Someone Doesn't Get It

Someone doesn’t get it.

Someone doesn’t see the link between the Premier of this province celebrating her victory in getting beer sold in grocery stores by buying a six-pack in front of the cameras, with encouraging drunk drivers, domestic violence and under-aged drinking.

Someone doesn’t see the connection between allowing physician assisted suicide for terminally ill twelve-year-olds with the probability of an even higher rate of teenage suicides brought on by depression and hopelessness. One pain is as real as the other.

Someone doesn’t see that legalizing marijuana for “medical” purposes is not the message delivered in the advertising by its proponents, advertising that doesn’t depict dying, pain-ridden people in hospital beds, but perfectly healthy young adults smiling through the euphoric haze of their addictions.

They just don’t get it.

How can you facilitate the purchase of alcohol as though it were an acceptable part of our daily menu and then pretend to be concerned about its effects?

How can you give children the right to take their lives and pretend to be appalled at the growing number of teenagers who do the same?

How can you say one thing and promote another, especially knowing a “soft” drug simply leads to more potent ones?

But, oh, there are safeguards in place! Someone doesn’t get that either. There are always ways to get around the “rules.” We do it all the time. To believe otherwise is incredibly naive.

This capacity to say something and then contradict it in our actions is called hypocrisy and, despite the fact that Christians are often accused of it, the rest of the world is just as guilty. But just because the world does it, doesn’t let those of us who claim to be followers of Jesus off the hook.

Psalm 96:9 says: “Worship the Lord in the splendor of holiness; tremble before him, all the earth!” How odd to connect this verse to the subject of hypocrisy, right?

Not so odd at all.

The meaning of “the splendor of holiness” is “holy attire.” The idea is that when we worship the Lord we need to come before dressed in holiness, prepared to worship Him. Unhappily, more often worship is offered in the “splendor of hypocrisy.”

I choose singing here as representative of worship because this psalm begins with the invitation to “sing to the Lord.” Dare I sing songs that proclaim how much the Lord means to me when I am walking in deliberate disobedience to Him, and then call that worship? The tears in my eyes and the upraised, pious hands might fool those around me, but do I deceive God? It's impossible to give God the honour due His Name, as described in the psalm, when we come before Him in this state.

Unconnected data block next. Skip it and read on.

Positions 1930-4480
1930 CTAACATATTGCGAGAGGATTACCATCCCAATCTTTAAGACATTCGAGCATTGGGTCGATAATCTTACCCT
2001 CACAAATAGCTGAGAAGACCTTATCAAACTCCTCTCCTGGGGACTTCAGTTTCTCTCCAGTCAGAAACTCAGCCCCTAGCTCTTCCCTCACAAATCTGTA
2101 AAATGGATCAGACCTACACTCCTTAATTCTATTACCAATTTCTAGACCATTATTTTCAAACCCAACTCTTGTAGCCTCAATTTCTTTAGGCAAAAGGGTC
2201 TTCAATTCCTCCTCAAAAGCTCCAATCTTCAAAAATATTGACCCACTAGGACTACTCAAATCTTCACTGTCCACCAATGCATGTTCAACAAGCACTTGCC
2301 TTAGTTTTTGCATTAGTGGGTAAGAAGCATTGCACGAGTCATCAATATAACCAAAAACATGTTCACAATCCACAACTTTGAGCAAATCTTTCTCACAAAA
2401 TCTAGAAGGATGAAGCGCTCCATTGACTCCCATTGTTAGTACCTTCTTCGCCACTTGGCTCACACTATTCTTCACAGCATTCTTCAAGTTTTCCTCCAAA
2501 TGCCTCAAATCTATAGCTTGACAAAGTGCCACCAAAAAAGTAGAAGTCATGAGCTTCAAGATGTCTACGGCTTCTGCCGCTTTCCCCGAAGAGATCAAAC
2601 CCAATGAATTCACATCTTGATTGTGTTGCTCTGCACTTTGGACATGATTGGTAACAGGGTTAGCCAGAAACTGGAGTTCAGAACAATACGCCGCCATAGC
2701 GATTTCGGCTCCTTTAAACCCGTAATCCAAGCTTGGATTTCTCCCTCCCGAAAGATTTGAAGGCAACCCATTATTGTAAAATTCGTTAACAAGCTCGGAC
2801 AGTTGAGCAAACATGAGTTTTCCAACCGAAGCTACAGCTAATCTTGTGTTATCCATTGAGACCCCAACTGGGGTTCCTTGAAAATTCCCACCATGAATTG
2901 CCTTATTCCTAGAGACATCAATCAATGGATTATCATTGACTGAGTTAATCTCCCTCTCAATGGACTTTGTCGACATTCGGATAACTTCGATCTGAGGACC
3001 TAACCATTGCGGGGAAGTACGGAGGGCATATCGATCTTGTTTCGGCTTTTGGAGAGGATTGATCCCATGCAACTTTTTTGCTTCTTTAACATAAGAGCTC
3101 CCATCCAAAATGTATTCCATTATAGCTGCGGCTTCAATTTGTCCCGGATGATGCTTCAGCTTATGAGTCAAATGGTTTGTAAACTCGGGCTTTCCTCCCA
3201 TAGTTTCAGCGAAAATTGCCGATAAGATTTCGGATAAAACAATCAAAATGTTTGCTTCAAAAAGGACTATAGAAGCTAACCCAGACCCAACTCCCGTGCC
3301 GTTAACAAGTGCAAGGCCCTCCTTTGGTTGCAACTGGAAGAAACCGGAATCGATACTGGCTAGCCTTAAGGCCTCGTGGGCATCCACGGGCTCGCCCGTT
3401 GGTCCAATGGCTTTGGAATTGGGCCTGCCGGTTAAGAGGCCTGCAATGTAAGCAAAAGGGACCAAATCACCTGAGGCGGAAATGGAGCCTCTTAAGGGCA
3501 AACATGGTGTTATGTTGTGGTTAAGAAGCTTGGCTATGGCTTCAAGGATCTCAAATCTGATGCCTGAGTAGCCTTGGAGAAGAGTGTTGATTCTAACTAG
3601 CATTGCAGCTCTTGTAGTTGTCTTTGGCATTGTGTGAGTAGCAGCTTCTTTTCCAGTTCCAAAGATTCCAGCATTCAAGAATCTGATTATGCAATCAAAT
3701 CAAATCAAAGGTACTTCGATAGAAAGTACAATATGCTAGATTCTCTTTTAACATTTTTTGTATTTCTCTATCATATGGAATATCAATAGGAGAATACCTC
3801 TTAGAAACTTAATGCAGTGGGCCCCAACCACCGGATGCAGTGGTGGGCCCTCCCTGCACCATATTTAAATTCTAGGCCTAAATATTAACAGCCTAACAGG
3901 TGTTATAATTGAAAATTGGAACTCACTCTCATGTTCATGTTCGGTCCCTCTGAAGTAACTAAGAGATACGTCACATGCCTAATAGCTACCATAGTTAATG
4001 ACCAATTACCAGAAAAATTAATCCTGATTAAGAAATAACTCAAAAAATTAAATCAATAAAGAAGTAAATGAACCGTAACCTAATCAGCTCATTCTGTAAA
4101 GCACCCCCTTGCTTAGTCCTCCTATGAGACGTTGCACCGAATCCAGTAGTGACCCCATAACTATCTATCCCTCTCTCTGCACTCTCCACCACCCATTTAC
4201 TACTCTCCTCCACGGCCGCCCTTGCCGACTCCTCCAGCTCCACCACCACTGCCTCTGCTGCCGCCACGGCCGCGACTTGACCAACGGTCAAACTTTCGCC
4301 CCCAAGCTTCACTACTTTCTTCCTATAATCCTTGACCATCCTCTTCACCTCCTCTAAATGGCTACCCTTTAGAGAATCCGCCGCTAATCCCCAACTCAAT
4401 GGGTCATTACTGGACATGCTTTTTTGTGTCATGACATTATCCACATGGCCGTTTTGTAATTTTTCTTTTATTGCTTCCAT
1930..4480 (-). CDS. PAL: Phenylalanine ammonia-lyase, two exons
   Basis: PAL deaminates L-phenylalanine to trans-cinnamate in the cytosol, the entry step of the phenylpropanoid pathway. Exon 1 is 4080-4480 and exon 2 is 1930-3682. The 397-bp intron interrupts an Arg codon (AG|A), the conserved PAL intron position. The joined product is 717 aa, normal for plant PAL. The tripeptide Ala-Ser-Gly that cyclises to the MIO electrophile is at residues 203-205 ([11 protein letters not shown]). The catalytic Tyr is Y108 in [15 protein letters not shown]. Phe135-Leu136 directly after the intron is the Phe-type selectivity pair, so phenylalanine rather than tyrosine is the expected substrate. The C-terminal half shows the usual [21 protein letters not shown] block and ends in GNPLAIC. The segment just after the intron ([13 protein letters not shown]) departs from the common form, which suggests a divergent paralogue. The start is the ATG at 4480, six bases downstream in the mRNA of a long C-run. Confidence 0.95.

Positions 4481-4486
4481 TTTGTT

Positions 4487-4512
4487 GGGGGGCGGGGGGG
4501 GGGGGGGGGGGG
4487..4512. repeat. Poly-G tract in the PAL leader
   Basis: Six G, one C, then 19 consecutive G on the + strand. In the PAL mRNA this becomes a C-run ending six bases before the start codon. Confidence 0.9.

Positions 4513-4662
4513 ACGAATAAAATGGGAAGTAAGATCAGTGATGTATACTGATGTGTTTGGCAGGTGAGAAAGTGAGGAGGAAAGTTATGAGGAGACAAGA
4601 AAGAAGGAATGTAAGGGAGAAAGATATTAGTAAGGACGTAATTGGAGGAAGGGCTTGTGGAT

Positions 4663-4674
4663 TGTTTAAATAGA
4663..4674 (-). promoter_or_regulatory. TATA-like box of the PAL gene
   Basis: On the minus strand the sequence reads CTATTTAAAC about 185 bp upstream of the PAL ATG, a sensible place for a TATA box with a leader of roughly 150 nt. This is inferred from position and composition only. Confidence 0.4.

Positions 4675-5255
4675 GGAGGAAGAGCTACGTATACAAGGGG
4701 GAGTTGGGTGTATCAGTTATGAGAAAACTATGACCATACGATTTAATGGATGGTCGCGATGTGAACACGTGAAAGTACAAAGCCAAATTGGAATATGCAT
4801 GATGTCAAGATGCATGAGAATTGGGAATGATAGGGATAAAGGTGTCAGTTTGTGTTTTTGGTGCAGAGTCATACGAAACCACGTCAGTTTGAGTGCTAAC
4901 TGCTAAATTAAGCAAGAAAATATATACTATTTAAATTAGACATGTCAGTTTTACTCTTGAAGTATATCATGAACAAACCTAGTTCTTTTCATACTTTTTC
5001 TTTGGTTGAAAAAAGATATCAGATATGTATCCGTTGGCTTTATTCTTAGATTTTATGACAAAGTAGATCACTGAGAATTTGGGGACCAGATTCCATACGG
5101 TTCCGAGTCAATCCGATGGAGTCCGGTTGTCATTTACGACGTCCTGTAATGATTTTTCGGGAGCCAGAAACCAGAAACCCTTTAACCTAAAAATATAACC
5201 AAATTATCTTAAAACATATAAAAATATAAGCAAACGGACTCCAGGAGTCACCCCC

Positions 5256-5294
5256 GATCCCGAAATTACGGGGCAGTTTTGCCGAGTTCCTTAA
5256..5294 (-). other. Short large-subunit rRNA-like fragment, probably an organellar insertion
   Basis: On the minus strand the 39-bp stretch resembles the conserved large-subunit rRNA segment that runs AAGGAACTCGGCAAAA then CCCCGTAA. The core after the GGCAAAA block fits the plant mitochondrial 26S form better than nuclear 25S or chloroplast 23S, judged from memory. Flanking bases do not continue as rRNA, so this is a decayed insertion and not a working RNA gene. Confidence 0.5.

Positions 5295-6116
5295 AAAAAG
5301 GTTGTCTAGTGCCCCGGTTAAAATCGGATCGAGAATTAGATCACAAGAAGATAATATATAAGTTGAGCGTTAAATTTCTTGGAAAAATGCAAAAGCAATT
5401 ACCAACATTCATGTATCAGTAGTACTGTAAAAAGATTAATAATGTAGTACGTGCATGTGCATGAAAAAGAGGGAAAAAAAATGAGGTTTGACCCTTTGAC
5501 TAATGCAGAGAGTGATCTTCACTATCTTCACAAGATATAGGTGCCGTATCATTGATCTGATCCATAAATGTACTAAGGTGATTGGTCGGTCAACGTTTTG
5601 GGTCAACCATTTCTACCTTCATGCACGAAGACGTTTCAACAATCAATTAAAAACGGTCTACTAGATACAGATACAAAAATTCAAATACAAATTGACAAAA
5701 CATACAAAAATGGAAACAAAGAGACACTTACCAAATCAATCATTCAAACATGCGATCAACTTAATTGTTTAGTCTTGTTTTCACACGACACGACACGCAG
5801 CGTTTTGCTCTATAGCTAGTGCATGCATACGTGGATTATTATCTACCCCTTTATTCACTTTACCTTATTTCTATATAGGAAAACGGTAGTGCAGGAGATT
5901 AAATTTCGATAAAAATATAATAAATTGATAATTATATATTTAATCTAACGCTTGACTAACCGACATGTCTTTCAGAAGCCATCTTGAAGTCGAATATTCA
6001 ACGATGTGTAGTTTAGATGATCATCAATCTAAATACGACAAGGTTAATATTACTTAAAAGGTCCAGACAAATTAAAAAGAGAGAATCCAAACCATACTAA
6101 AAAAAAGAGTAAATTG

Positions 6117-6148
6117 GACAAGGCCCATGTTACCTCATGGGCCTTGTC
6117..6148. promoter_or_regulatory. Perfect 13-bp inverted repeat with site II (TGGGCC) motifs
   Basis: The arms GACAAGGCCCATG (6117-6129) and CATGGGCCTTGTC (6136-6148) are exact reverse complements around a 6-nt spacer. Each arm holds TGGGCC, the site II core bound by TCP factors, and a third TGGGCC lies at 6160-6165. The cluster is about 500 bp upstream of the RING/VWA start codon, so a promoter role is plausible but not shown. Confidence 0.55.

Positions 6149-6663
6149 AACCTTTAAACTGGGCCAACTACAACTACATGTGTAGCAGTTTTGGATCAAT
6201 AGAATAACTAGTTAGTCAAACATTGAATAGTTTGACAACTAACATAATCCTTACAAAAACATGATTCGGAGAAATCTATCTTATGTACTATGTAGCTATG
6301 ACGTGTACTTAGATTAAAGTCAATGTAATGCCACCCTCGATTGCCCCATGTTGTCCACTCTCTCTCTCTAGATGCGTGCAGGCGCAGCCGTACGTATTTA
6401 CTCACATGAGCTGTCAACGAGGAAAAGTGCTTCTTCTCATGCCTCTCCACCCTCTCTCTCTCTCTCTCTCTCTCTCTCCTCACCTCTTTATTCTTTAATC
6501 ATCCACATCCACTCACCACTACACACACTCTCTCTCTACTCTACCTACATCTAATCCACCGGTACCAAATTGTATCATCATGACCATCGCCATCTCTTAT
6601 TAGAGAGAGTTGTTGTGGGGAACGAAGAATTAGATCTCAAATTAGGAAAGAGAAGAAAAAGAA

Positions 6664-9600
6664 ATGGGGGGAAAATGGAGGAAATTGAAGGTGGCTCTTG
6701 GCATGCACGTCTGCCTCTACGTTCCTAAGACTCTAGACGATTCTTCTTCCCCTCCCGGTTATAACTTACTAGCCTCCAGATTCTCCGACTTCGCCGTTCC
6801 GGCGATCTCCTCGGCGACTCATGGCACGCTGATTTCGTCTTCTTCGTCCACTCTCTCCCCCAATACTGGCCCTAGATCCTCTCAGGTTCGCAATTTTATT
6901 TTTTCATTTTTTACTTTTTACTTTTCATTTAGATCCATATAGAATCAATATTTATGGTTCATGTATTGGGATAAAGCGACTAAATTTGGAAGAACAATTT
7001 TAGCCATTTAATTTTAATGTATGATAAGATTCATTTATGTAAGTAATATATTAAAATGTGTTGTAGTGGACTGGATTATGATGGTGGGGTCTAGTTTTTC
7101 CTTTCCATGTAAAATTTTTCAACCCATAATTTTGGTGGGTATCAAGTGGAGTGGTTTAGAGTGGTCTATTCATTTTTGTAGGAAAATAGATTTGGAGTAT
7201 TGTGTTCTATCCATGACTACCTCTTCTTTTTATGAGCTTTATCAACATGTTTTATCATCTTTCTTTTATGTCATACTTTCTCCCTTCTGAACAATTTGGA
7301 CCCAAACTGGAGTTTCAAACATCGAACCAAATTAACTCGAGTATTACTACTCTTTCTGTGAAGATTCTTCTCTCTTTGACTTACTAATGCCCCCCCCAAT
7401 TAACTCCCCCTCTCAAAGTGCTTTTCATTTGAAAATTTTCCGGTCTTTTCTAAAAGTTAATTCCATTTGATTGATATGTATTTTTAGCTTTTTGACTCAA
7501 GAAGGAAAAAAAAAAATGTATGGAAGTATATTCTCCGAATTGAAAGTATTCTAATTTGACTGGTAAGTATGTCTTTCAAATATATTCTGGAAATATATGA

We don’t get it.

What happened to preparing ourselves for worship? What happened to leaving home with those clean hands and pure heart described in Psalm 24? What happened to quiet time prior to worship when we can pray and give His Spirit the opportunity to search us and to reveal what needs to be dealt with so that we can worship Him as Jesus instructed the Samaritan woman: “Yet a time is coming and now has come when the true worshipers will worship the Father in the Spirit and in truth, for they are the kind of worshipers the Father seeks. God is spirit and his worshipers must worship in the Spirit and in truth” (John 4:23, 24)?

I can't control how, or if, my church leaders provide the opportunity for congregants to prepare themselves for worship prior to the service, but I can control what happens in my own house. I can leave my home with clean hands and a pure heart prepared to truly worship in "the splendor of holiness" rather than the splendor of hypocrisy. I can put things right with God and commit myself to those “course corrections” in my life, before I even walk out my front door—and I need to. My choice.

The truth is that, like the world, none of us can hide from the people around us when we really don’t get it, when, in my case, my worship is often hypocritical. Those who watch our lives know, sometimes to a greater degree than we are willing to admit to knowing ourselves, when our lives don’t match our words. And that condemns us, and holds our Saviour up to the ridicule and disdain of that same world. We laugh at the stupidity of the world because they don't get it, but forget that the world also laughs at our stupidity too.

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